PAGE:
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#23
In reply to #22

Re: One Stroke Engine

07/03/2012 11:11 AM

http://steamautomobile.com/phorum5214/read.php?1,356,page=1 EXCERPT George Nutz Re: Williams Engine Data March 11, 2002 01:17PM <HTML>Peter, I will try not to differ too much but the Williams engine could achieve more than 30% efficiency on the dyno under ideal conditions. True that a Stanley on a good day may have 5-6% and a Doble "E" 12% on the road but the private dynamometer tests published in Machine Design, compiled by a Dr. Robert Ayres, August 1968 show a Williams engine using only 6.44#/HP-HR and a calculated thermal efficiency of 38.8%---that IS hard to believe. With 10% cutoff it was stated to have 25.8% thermal efficiency. It may be true that high compression work takes more energy than it gives back but the great reduction in engine clearance volume allows the Williams engine to have a near theoretical expansion ratio, far more valuable than the mechanical friction losses of compression. Thus the Williams uniflow engine, with 5% cutoff, could achieve over 18 expansions, much greater than an engine with sufficient clearance volume so that compression pressure was equal to steamchest pressure.---MOG.....THIS SINGLE ACTING DIALOG CAN GO ON FOR EVER and it does, so good luck!

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#24

Re: One Stroke Engine

07/30/2012 7:26 AM

Hello Srini,

Not sure if this qulaifies. Its a liquid piston rotating a hydro turbine. The Drive cylinder fills from the top. Can that be taken as a second stroke?

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#25

Re: One Stroke Engine

09/26/2012 11:00 PM

mechanically speaking is imposible to make a only ONE stroke engine

strokes are the steps the engime make to generate power
1 admition
2 compression
3 force or work
4 exhaust thats for a 4 stroke engine

in a 2 stroke engine is this way
1 admition and exhaust at same time
2 compression and work

so an only 1 stroke engine will be all things at same time so..... is imposible

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#26
In reply to #25

Re: One Stroke Engine

09/27/2012 1:11 AM

Hello jmmyadam,

It be more correct to say a one stroke Diesel cannot be made in the method you prescribe.

Cheers Peter

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#27
In reply to #25

Re: One Stroke Engine

09/27/2012 7:23 AM

Jmmyadam, you wrote:

'....

in a 2 stroke engine is this way

1 admition and exhaust at same time
2 compression and work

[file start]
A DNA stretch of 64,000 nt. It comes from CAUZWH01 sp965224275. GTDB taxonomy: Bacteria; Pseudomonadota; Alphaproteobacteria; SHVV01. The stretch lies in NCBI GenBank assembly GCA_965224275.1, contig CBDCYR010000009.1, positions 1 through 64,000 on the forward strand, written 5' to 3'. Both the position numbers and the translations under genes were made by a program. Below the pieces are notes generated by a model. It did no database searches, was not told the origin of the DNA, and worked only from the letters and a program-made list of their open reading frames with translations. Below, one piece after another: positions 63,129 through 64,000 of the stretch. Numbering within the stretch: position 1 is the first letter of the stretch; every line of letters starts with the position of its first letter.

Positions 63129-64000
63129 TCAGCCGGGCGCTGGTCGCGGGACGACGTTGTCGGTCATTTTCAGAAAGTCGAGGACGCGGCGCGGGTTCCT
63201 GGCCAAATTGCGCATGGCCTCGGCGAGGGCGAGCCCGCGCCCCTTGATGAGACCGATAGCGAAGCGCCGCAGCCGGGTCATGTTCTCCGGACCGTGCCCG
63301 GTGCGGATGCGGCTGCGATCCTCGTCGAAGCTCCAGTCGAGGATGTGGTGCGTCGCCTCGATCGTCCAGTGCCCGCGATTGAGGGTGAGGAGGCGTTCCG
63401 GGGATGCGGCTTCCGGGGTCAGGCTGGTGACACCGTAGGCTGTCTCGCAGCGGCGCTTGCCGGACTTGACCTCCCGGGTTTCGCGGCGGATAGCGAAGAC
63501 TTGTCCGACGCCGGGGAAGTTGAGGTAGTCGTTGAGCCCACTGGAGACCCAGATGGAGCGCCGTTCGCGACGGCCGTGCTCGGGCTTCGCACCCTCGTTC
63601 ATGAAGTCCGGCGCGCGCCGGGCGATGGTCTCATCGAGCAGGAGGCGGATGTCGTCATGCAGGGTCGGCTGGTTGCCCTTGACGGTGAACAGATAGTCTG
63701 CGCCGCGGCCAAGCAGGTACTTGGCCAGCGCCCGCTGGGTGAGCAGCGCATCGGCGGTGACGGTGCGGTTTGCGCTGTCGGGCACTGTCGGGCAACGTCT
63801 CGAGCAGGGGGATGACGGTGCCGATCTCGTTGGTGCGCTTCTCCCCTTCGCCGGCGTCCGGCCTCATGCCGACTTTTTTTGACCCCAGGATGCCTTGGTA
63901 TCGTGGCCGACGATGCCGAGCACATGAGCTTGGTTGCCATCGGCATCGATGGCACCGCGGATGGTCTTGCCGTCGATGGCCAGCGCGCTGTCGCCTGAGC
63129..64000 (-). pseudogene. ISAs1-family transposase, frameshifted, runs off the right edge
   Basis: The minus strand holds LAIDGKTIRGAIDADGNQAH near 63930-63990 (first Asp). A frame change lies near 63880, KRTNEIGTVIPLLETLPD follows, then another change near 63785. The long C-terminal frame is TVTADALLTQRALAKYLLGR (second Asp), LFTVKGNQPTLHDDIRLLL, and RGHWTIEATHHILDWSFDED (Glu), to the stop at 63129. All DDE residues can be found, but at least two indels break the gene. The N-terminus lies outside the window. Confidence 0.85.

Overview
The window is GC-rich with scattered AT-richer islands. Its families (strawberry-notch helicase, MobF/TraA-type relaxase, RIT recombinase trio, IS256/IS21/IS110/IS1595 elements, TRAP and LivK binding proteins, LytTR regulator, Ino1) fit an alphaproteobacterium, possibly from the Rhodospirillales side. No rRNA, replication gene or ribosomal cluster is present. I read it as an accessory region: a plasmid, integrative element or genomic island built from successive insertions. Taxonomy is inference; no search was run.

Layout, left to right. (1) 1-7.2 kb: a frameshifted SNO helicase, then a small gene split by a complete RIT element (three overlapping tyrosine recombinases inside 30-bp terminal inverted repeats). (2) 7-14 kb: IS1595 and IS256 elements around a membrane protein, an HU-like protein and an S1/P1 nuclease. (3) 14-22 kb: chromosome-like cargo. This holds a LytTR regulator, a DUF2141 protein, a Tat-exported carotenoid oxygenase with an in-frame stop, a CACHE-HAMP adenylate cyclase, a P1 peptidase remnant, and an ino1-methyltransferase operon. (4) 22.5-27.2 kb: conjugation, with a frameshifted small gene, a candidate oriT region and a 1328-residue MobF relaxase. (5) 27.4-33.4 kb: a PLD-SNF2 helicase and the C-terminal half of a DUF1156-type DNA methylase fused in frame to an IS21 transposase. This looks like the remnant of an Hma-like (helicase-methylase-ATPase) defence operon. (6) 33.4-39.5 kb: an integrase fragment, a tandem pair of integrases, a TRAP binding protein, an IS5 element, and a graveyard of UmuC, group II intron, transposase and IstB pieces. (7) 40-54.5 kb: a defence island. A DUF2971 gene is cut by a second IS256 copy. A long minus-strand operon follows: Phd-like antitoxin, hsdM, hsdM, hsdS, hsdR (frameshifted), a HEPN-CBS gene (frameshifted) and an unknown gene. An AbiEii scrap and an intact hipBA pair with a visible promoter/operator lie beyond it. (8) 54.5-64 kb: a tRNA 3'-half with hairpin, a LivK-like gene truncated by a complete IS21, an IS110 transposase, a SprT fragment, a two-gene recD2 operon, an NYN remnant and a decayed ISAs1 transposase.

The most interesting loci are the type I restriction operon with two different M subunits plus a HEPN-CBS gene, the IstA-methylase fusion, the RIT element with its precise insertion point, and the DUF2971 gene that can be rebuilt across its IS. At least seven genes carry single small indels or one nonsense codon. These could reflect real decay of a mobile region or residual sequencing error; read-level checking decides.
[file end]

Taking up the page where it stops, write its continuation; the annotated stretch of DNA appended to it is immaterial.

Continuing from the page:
so an only 1 stroke engine will be all things at same time so..... is imposible

....'

.

Impossible? Not if you let us in on the secret behind your 2 stroke engine design that performs compression and derives work in the same stroke....

I'm sure I can fit exhaust, admission, and compression into one stroke.... now if you can just add the ability to derive work from that same stroke....

:-P

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#28

Re: One Stroke Engine

12/07/2014 6:09 AM

Dear friend,

Good day.pls check this animation hope you will get the answer.

search in youtube .... tai chi engine ... v-zRVRJb9pom4

Best wishes

GM Lama

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#29

Re: One Stroke Engine

12/07/2014 7:02 AM

Present day yes if speaking of Captured Carbon-CO2. Combustion.

Both liquid piston on hydro shaft.

Carbon expansion to liquid hydro shaft, or combustion force against liquid.

Both are injected engine.

Without being a turbine the piston must engage a second stroke.

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#30

Re: One Stroke Engine

03/14/2017 1:22 AM

I have invented the one stroke motor.

Jmmyadam, you wrote:

'....

in a 2 stroke engine is this way

1 admition and exhaust at same time
2 compression and work

so an only 1 stroke engine will be all things at same time so..... is imposible

Not impossible at all. Very simple to do actually. All in one cylinder and with one piston. Every half stroke (with a full stroke being a full revolution) is a compression stroke and work stroke as well as exhaust and intake stroke. It's really very simple. The trouble I have is making the simple motor as I have no tools for such. If someone has the ability to do so please feel free to contact me at [Admin removed] and we can discuss a non-disclosure agreement as well as other agreements and I would be willing to share in the credit of bringing the energy saving and doubly powerful one stroke motor to the hands of mankind.